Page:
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Hawaii News

Mission to aid poor leaves rich reward

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Angel Crimmins goes to Bolivia bearing gifts for kids and comes away richer for the experience.
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Angel Crimmins, right, a 17-year-old Kalaheo High School senior, did her part to make Christmas a lot better for children in Bolivia.

Seventeen-year-old Angel Crimmins didn’t know her first trip outside of the country would have such a lasting effect on her life.

Crimmins, a Kalaheo High School senior, and 19 other youths from across the country were chosen to travel to La Paz, Bolivia, for a week this summer as part of the Samaritan’s Purse annual Operation Christmas Child project. They distributed more than 600 shoe boxes filled with gifts for children there.

Her mother was part of the project’s area team for Hawaii, which spurred the teenager’s involvement in the international community service project. Although she has been involved in collecting items for the shoe boxes for as far back as she can remember, this was the first year she got to travel to see the recipients.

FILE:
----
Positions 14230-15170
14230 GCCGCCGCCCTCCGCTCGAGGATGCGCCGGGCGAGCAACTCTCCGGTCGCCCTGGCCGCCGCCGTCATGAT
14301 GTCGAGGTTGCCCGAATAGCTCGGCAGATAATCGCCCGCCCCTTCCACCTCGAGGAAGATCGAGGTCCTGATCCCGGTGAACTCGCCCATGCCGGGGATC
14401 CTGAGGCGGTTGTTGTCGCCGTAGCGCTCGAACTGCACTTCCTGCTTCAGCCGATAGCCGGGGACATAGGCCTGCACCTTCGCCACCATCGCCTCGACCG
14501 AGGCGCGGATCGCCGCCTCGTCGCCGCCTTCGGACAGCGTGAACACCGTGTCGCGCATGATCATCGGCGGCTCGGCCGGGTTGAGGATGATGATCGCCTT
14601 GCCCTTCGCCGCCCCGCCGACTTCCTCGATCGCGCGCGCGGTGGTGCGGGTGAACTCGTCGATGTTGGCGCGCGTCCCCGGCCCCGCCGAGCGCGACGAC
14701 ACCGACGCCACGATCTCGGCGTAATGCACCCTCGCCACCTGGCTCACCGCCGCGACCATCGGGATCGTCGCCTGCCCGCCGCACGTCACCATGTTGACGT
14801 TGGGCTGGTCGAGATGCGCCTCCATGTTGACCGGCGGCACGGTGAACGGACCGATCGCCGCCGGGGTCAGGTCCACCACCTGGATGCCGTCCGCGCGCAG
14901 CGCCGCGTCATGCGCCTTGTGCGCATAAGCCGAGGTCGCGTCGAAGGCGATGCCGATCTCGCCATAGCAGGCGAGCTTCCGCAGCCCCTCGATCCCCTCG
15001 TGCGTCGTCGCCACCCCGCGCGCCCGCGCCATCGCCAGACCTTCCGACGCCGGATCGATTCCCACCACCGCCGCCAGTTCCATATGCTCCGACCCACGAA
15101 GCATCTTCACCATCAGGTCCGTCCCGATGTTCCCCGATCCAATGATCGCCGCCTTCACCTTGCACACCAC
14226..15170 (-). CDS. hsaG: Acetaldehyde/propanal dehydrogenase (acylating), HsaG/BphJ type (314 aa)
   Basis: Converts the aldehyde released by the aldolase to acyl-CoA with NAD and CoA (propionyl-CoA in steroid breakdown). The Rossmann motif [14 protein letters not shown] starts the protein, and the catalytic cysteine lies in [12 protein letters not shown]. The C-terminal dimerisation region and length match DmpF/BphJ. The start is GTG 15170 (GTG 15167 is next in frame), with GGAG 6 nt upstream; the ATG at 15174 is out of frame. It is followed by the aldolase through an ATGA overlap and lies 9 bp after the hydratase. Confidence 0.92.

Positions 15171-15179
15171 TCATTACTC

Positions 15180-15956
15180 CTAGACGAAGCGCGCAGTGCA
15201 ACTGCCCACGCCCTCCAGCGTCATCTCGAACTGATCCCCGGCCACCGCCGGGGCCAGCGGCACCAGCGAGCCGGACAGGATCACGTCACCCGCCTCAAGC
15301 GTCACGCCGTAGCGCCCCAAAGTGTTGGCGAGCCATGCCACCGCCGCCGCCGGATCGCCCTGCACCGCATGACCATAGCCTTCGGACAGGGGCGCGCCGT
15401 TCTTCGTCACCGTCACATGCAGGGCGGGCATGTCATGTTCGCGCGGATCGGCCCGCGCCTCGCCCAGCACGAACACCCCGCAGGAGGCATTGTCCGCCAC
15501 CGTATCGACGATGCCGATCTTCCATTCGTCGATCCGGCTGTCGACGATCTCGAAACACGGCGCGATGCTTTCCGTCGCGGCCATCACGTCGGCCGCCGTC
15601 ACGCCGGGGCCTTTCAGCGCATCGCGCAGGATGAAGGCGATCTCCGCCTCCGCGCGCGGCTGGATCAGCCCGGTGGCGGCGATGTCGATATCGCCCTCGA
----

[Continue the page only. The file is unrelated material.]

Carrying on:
"It was really life-changing," she said. "There were so many kids in poor living conditions, it taught me to be thankful for what you have."

The contents in a shoe box varies by age group and gender, but they generally include toys, school supplies, hygiene items, candies, and a personal note from the giver. The shoe boxes are collected from each state and shipped to a Third World country for distribution. Shoe box destination countries vary from year to year.

Operation Christmas Child is a project under Samaritan’s Purse, an international Christian relief and evangelism organization. The project has been around since 1993 and has hand delivered more than 77 million shoe box gifts around the world. The national collection week for the shoe boxes for this year is Nov. 15 to 22.

Crimmins went to the towns of Isla de Patapatani, Panpachiliya, Puerto Perez, Tacanoca and Cachilaya to give out shoe boxes from July 17 to 25. In addition, she and the rest of the team helped with church construction and immunizing llama and alpacas in a livestock program.

"It was a big culture shock," said Crimmins, who was the only representative among the group from Hawaii . "There was a language barrier, but you could still interact. We didn’t need a language."

"In their culture, they don’t believe in giving gifts, so they were staring at it for a while," she recalled. "They didn’t open it, so we had to kind of get them excited for it."

Crimmins is part of her school’s National Honor Society, and is eyeing a college on the mainland but doesn’t know what she wants to major in yet.

"I definitely want to do something that helps other people," she said.

To learn more about the Operation Christmas Child project, visit www.samaritanspurse.org.


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